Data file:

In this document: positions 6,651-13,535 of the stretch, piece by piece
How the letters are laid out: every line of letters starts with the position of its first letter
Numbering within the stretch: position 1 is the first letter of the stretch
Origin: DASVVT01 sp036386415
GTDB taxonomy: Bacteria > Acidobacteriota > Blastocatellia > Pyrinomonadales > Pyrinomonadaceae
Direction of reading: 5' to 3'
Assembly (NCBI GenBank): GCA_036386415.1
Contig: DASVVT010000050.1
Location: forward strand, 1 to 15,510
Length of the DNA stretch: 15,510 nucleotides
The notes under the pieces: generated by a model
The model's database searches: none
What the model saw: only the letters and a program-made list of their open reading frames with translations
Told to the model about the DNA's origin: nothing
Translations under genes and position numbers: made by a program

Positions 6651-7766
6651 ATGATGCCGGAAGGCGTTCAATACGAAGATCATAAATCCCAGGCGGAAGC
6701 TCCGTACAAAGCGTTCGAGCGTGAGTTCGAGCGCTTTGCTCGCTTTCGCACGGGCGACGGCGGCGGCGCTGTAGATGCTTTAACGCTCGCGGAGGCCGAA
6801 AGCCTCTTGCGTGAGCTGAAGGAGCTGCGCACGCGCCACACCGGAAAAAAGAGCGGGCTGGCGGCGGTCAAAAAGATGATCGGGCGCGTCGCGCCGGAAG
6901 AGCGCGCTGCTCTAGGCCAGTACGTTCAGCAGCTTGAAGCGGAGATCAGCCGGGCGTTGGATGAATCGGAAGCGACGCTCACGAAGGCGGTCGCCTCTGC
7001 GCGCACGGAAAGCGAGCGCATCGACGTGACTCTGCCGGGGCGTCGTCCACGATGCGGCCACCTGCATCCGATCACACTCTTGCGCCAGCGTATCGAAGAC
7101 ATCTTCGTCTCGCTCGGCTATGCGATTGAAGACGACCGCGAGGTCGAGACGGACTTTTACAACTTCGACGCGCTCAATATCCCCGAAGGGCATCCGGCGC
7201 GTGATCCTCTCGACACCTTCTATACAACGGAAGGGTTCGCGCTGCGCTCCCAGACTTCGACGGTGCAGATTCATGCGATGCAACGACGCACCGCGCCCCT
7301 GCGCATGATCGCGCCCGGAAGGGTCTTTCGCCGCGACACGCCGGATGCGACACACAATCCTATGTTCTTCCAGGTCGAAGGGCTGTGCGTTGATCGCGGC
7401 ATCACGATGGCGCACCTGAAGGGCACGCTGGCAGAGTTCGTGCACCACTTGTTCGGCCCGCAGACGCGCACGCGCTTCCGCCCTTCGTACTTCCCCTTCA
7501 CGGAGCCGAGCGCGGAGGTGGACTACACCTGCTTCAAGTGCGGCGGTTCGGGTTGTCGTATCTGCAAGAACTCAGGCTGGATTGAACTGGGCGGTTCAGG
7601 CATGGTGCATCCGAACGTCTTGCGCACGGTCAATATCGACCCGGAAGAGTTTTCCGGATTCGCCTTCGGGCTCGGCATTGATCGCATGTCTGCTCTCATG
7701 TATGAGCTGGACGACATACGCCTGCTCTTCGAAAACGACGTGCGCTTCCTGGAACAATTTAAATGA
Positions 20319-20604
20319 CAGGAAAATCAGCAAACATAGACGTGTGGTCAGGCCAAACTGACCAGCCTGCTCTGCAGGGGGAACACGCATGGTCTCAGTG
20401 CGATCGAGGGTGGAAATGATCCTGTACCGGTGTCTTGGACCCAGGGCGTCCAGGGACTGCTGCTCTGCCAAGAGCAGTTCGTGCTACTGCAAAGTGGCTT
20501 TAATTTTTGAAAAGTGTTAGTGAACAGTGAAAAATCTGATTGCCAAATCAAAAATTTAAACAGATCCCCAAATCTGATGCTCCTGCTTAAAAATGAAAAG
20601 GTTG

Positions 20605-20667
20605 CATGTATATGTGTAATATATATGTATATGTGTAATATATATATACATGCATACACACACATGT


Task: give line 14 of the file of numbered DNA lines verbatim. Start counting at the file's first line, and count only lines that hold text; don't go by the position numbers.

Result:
Told to the model about the DNA's origin: nothing